Review of “Marimba When” by Leigh Howard Stevens
A Review by Thomas A. Nazziola
“Marimba When”………….. Leigh Howard Stevens
A Review by Thomas A. Nazziola, borrowed with permission from his blog, Composer Notes– 6/11/14
Every serious student of marimba is familiar with the pioneering 4-mallet technique of Leigh Howard Stevens. However, there’s a whole other side to this craft, which has to do with the translation of classical repertoire for the instrument. Some of the greatest composers of the 19th century (and beyond) have been represented with absolute artistry in a CD entitled “Marimba When” – a collection of piano music by Debussy, Schumann, Tchaikovsky and Khachaturian as performed by Mr. Stevens.
The opening track, “Doctor Gradus ad Parnassum” from Debussy’s “Children’s Corner” is a personal favorite of mine. The tempo was carefully chosen (a bit slower than normally performed on piano) to allow the notes to speak fully (considering the natural decay of the instrument). The dynamics on “The Snow is Dancing” (also Debussy) demonstrate extreme sensitivity and control along with the backdrop arpeggio against the chordal melody.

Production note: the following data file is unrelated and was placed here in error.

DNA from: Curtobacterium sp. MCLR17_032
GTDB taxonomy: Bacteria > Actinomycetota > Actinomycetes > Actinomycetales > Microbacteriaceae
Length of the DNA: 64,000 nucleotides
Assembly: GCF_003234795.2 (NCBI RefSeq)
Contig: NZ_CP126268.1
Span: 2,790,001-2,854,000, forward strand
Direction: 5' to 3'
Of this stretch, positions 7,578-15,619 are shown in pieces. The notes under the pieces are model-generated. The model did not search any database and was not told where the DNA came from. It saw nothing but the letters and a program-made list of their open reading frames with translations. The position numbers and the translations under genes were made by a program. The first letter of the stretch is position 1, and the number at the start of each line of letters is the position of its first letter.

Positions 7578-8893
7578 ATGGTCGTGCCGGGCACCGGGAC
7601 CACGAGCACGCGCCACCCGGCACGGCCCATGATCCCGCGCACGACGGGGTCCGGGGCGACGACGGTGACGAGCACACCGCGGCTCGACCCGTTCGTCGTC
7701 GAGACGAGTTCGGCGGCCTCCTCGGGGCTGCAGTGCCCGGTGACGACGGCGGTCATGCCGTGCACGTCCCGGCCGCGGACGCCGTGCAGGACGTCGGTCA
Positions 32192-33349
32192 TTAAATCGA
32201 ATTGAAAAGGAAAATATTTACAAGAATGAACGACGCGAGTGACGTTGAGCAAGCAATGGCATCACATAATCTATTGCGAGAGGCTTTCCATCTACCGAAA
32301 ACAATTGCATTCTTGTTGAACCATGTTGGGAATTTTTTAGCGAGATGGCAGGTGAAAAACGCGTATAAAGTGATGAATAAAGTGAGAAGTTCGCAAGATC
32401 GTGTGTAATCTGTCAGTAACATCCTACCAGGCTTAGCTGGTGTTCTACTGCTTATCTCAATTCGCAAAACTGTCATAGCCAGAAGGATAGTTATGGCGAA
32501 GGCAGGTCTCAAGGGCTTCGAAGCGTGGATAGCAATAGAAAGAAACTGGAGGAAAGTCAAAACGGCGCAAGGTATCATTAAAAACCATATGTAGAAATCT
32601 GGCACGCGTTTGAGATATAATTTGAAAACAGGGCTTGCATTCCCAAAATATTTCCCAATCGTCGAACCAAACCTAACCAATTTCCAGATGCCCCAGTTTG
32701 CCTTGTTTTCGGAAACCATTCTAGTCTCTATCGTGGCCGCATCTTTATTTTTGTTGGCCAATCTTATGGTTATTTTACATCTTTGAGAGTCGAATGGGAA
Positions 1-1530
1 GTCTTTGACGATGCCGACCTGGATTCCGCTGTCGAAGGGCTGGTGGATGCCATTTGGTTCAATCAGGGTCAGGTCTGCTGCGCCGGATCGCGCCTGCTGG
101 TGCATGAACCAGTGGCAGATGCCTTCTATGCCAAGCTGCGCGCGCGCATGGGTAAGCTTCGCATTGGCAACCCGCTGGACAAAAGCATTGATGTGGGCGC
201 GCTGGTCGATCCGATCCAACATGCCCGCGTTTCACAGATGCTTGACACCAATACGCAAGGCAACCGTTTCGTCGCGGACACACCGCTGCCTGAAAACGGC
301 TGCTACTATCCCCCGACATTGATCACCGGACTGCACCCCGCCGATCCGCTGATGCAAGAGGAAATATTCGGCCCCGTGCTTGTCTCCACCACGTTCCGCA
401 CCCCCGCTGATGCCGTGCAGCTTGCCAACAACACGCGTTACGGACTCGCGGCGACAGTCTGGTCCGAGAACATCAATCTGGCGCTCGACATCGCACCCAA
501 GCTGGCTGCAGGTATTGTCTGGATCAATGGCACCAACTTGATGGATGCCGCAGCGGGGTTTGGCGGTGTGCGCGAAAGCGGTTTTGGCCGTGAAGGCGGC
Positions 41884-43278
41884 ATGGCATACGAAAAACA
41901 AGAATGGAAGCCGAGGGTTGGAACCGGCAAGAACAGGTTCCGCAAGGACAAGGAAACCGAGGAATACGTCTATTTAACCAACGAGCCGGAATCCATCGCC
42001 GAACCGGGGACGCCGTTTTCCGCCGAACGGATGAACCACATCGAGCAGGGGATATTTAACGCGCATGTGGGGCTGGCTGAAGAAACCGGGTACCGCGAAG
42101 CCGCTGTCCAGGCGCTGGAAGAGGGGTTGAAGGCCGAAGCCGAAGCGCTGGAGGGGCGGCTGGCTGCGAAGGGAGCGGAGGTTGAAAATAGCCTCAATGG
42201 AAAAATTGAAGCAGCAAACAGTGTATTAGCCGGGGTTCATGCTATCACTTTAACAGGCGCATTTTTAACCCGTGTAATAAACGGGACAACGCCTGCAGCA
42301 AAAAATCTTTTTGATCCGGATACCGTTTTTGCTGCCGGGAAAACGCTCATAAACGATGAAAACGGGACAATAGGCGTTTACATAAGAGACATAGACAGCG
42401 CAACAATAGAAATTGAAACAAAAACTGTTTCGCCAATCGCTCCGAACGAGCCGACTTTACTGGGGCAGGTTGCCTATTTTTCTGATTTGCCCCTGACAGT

Another beautiful melody comes from Schumann’s “Untitled No.30” (from “Album for the Young,” Op.68). The tempo is much slower than what is commonly heard on piano but (here again) it works perfectly for marimba, drawing attention to the slowly shifting harmony through extended rolls. The chordal accompaniment on “Remembrance” (also “Album for the Young,” Op.68) resonates for the perfect duration before changing chords. As is evident here, a player must listen to the natural characteristics of the marimba to determine performance choices that may not apply to the original instrument (i.e. piano).
Shifting gears slightly, Khachaturian’s “Ivan Can’t Go Out today” (from “The Adventures of Ivan”) is driven by a triplet flow – impeccably executed! A final highlight includes “Ivan Goes to a Party” with a performance that really conveys the quality and depth of the instrument – especially the low notes that introduce the piece.
I highly recommend owning this CD if you’re a serious student of 4-mallet marimba. “Marimba When” demonstrates how a true understanding of classical repertoire can lead to the most musical and idiomatic translation for the instrument.